"12 Noon--Working continually with BC
who is coming fast. Got something to eat out of pantry. Haven't had anything to
eat since last night. Only half dressed.
p. m.--Still working continuously with BC and LI, but they can't find us.
Ship settling fast. Tell BC. Stern going down.
"3.30--BC tells CQ (all stations) to keep quiet. He
is getting near us.
"4.15--Working BC all the time.
He'll be alongside shortly. He hears our rockets. Gee! I wish he'd hurry. This
place isn't pleasant, but I'll stick with the Cap.
"4.30--BC still trying to locate us. Captain says:
'Hear bomb to eastward.' I ask BC if it was his. BC says 'Yes.' Tell him to
steer to west. Fine work.
"5.10--BC now tells us she
can hear our submarine bell. Fog not raising. Almost pitch dark yet.
"5.12--Tell BC we hear his last bomb to
west-nor'west. Tell him to run east-sou'east.
p. m.--Send MSG to BC.
"6.30-BC says 'Think we
can find you.' Also, 'Think LI and LA have found Florida. Give me plenty notice
when we are nearing you. Sending up rockets. Look out for 'em.'
"6.08--Tell BC his foghorn is getting stronger.
"6.14--LI says 'Can hear four blasts.' Tell him that
it is Florida's foghorn and to go to her assistance if he can find her.
"6.20--BC now getting very close. Say 'Come
carefully.' He is near our port side. Boat now lower. Very dark now. Funny BC
can't find us. All alone here.
"6.40--BC tells LI to
go to Florida and he'll stand by us.
"7--Tell BC to
come extremely careful, as he is too close for comfort. We can't see him,
"7.20--Hear cheer. See Baltic through
cabin. Fog lifting. Great guns! BC looks good to me! Captains exchange
greetings. Sealby says, 'Come on our leeward and stand by to take up our boats.'
Wireless now closed. Say good-bye to BC's 'Goodbye, old man, until we meet
again.' Hate to leave Republic. Release key and go forward to take boats.
(When Operator Binns left his wrecked Marconi cabin
he was off the Republic until next day, Sunday. Captain Sealby and Chief Officer
Crossland remained aboard the Republic during the night. Binns insisted on
rejoining his captain and took up his station when a select crew were sent
aboard the Republic. Mr. Binns' next entry is at 9 a. m.)
"9 a. m.--Try station. Find everything
O. K. Spark weak. Report to captain. Republic has big hole in port side.
Covered with tarpaulin. Jammed abreast engine room. She looks like sinking.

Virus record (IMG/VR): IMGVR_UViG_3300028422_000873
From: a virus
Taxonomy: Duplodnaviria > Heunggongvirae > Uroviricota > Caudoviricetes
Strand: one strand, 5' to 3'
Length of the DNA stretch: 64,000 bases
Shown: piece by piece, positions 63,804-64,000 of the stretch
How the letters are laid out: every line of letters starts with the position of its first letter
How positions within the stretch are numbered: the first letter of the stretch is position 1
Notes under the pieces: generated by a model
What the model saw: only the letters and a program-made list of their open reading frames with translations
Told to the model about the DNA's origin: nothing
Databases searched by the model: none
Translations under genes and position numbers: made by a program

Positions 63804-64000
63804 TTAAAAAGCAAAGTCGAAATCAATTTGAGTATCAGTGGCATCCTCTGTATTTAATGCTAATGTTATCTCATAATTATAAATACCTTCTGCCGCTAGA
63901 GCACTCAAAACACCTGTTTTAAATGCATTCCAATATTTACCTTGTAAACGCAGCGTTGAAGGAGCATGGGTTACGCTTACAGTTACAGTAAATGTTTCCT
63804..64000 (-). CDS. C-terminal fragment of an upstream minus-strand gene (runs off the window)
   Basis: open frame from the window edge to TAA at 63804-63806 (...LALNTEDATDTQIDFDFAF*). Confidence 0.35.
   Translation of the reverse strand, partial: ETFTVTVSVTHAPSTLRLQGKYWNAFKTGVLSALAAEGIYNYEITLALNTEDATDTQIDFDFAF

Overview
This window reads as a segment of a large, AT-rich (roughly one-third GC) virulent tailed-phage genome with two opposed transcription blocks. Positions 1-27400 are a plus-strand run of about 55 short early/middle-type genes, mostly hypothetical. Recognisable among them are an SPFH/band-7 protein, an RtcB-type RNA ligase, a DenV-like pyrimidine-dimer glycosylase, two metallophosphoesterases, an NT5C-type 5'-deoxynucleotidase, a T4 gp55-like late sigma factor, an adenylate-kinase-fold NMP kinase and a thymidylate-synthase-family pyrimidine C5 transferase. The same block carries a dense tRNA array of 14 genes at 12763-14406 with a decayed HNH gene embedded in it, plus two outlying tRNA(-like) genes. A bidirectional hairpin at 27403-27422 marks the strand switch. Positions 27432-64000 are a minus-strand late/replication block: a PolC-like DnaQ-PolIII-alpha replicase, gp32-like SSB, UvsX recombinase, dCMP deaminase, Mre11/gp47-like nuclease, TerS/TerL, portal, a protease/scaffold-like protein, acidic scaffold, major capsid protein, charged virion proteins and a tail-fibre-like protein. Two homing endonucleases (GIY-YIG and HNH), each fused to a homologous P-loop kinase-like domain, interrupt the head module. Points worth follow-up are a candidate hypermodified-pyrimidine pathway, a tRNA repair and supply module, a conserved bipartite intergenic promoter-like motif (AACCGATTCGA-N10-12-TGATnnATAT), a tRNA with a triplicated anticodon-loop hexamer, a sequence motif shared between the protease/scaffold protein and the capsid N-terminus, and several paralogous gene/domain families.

"9.10 a. m.--Send message for captain asking
where tugs are.
"10 a. m.--Give good-bye to
Baltic. She has all of Republic's and Florida's passengers and part of our crew.
Florida gone on. Commence with FI (Furnessia), who has come up to stand by.
"10.55 a. m.--Revenue cutter Gresham comes up.
Takes line from our bows and commences towing. Tell FI to come to stern and
stand by to take lines to steer us.
a. m.--Tell RCG (Gresham) to come to starboard, as his line is fouling our
port anchor. Republic appears to be holding up now. May save her.
"11.55 a. m.--Ask RCG what course he is taking.
"12 noon--Tell FI that RCG is taking
"12.30 p. m.--Towing
operations now under way. Going mighty slow. Captain and crew numbers
thirty-eight. All standing by captain.
p. m.--Send message to MSC (Siasconsett) saying, 'Towing now. RCG ahead, FI
"2 p. m.--Standing by. RCG
and FI talking.
"3 p. m.--Listening in case of
calls. No one wants me. FI and RCG talking about towing. No ships on horizon.
Baltic and Florida disappeared.
"4 p. m.--Boat
settling fast. Fear she can't stay up much longer. No time to get effects
"5 p. m.--Captain sends down and
orders me forward. Ready to take to boats. Ship badly off. Go back for one last
look at station and go forward. Last message to FL and RCG says 'Good luck, old
(Operator Binns and all but Captain Sealby
and Second Officer Williams departed from the Republic at captain's orders. They
went at once aboard the Gresham and stood by to watch the last struggle of the
Republic. Two hours later the Republic went to the bottom).